Retirement chatbot tells the real story about investors' greatest retirement questions

When it comes to 401(k)s, investors need more help with the basics

Dec 6, 2018 @ 1:37 pm

By Ryan W. Neal

If clients could ask any single question about retirement without any fear of judgment or embarrassment, what would it be?

Contrary to what many advisers think, or hope, investing advice is far from their top concern. What people really want is help understanding the basics of how a 401(k) works, according to data collected by Dream Forward Solutions, a turnkey retirement plan provider.

Dream Forward analyzed three years' worth of questions that plan participants asked its online retirement chatbot. The majority of questions were about how 401(k) accounts work, such as "how does my money get from my paycheck into this account?"

(More: Fintechs aiming AI at advisers)

The chatbot also received a lot of questions about financial planning, tax rules and financial jargon.

Inquiries about investment options available in plans accounted for 10% of questions received, the lowest rate of any category tracked by Dream Forward.

Rollovers and understanding employer matches were frequent questions, but the topic causing the most confusion appears to be the process of withdrawing money from a retirement account. Investors struggle to wrap their heads around the differences between in-service withdrawals, 401(k) loans, early withdrawal tax penalties, hardship withdrawals and in-kind distributions.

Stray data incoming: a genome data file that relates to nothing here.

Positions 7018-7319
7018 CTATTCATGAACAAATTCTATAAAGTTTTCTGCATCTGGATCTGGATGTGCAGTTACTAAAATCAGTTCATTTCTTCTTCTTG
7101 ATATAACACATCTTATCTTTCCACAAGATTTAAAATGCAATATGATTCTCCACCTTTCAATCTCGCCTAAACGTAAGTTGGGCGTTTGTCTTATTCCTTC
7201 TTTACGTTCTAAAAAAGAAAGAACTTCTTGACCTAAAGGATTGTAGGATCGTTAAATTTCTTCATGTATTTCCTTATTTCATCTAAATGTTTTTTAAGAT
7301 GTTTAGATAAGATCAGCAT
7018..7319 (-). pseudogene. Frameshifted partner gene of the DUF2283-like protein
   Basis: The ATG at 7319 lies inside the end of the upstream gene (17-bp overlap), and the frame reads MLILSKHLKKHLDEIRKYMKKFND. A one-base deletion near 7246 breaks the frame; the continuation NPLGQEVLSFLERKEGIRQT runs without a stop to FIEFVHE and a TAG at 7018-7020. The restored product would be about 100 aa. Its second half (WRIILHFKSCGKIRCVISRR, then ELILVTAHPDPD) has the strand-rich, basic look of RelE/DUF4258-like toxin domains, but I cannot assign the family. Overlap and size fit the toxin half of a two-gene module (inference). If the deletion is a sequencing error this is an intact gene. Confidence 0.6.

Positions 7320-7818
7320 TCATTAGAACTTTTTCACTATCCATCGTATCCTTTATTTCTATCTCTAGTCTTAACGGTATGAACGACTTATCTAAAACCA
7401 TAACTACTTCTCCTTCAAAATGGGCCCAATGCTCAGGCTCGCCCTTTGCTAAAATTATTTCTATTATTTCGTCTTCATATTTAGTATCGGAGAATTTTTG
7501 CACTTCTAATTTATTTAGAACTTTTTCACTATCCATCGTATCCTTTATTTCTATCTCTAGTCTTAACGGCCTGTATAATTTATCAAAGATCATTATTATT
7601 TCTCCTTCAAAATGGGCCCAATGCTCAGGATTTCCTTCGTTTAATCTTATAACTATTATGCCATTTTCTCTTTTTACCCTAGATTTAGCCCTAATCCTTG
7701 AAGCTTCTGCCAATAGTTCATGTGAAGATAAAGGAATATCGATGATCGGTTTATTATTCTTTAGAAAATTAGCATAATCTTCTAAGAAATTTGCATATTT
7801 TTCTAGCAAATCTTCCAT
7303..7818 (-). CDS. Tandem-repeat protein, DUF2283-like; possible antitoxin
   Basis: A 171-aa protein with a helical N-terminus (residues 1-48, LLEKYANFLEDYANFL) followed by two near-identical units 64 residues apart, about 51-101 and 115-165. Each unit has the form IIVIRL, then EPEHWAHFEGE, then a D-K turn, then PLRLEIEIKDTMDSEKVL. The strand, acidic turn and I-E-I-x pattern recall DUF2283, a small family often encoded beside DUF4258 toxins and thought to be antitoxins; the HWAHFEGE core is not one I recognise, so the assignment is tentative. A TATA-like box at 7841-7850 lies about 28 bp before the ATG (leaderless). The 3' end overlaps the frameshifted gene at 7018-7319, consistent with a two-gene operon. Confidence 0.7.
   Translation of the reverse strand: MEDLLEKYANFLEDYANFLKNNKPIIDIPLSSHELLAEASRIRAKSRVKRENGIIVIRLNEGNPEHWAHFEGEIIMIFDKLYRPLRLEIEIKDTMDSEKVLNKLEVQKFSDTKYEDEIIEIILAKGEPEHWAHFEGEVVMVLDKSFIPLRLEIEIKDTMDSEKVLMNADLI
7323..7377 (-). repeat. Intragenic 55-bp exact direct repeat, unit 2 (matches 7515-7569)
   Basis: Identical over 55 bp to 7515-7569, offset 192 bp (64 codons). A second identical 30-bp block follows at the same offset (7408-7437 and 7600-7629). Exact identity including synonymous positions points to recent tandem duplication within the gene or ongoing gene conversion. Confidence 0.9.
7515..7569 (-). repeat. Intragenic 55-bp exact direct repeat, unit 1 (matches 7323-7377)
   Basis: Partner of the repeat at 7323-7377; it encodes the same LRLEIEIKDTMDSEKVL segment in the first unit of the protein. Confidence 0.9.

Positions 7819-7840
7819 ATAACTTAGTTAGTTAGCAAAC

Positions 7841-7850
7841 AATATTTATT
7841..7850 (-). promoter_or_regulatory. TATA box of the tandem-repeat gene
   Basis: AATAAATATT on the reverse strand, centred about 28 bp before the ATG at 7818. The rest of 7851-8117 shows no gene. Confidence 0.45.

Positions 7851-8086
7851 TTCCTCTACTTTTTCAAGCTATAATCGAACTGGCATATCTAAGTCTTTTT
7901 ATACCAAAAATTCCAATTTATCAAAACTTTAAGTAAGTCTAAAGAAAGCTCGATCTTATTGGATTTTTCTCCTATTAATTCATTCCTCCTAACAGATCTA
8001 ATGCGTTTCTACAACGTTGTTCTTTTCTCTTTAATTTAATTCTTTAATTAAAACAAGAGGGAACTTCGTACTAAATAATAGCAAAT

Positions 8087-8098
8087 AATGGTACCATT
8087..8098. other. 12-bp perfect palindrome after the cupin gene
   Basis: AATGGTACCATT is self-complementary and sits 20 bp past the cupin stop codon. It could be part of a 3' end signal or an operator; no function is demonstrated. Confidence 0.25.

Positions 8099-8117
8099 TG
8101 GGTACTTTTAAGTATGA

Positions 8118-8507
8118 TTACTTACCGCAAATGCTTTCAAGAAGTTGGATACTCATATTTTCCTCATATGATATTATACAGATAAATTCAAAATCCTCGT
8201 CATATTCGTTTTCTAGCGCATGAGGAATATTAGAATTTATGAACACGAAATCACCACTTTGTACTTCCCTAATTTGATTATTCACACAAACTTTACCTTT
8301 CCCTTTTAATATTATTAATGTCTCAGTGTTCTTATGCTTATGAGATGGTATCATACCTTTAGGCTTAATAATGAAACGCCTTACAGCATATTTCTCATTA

"We assumed a lot of the questions the AI would get would be around investing, financial concerns and priorities," said Grant Easterbrook, a Dream Forward co-founder. "Actually, the complexities and headaches of managing your own 401(k) is a much bigger burden that people give credit for."

Even investors with a more advanced understanding of finance can have trouble navigating plan documents. They are often 150 to 200 pages long, written in language like, "For the period designated in AA 6-4 below, the employer will make the following employer contributions on behalf of participants who satisfy the allocation conditions designated in AA 6-7 below."

For the sophisticated its tedious, for the layman it's completely overwhelming.

(More: Why in the world isn't the 401(k) industry entirely digital?)

Along with macroeconomic forces such as the decline of pension benefits and stagnate wage growth, Mr. Easterbrook said this disconnect between financial literacy and overly complex 401(k) plans is a driving factor behind the growing retirement crisis.

"There's so much nuance in each plan … it becomes complicated to understand the options available to you," he said. "How can we make the system work to get the average Joe to save?"


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